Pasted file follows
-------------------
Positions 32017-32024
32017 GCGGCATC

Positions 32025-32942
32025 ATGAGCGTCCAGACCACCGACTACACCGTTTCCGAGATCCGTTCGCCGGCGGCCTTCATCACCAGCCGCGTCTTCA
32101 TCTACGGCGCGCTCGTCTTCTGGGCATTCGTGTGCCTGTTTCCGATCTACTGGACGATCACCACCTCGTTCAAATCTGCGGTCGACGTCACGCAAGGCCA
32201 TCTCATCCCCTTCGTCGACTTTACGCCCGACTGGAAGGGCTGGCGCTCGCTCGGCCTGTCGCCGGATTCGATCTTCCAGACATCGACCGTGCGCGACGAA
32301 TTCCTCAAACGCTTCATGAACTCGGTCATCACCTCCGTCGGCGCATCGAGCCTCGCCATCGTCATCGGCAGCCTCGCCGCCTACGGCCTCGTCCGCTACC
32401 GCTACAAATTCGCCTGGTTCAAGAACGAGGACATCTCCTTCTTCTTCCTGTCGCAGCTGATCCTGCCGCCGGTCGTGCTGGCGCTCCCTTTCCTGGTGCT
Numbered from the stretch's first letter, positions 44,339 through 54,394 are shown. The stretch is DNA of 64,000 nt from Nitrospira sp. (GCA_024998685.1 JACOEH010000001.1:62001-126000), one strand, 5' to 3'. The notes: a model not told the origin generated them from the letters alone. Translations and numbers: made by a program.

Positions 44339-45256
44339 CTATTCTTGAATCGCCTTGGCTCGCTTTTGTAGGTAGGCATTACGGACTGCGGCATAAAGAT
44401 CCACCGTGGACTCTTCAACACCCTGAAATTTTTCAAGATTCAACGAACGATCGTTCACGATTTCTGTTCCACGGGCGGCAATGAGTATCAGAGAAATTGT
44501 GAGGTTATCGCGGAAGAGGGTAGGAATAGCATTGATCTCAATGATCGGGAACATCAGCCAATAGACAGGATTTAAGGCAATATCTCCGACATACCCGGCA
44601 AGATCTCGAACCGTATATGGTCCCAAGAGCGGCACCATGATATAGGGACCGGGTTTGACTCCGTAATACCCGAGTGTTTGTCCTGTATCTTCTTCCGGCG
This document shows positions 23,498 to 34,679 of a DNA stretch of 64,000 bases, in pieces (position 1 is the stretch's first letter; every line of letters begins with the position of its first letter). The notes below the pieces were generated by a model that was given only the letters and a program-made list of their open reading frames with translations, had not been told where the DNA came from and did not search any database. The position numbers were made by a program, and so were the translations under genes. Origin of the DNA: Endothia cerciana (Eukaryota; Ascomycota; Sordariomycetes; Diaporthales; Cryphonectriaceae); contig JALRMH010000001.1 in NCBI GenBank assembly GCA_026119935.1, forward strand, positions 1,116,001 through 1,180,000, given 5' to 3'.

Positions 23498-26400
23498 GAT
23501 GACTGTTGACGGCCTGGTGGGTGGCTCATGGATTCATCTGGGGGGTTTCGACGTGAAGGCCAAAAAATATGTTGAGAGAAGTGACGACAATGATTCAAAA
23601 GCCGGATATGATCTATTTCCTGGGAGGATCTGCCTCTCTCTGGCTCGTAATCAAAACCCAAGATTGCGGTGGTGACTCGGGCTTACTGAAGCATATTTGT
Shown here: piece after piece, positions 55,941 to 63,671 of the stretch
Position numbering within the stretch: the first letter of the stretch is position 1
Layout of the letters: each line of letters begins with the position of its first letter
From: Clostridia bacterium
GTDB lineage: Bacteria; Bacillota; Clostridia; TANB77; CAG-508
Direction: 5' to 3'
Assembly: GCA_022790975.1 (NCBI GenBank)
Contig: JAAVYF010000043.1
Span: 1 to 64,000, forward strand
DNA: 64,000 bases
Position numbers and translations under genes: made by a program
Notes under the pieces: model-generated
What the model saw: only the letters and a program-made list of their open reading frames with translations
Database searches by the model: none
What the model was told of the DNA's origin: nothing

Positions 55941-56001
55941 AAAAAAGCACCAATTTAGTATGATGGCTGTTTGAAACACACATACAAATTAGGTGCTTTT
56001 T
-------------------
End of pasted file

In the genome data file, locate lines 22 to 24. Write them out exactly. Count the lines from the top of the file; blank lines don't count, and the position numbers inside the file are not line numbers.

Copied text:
Layout of the letters: each line of letters begins with the position of its first letter
From: Clostridia bacterium
GTDB lineage: Bacteria; Bacillota; Clostridia; TANB77; CAG-508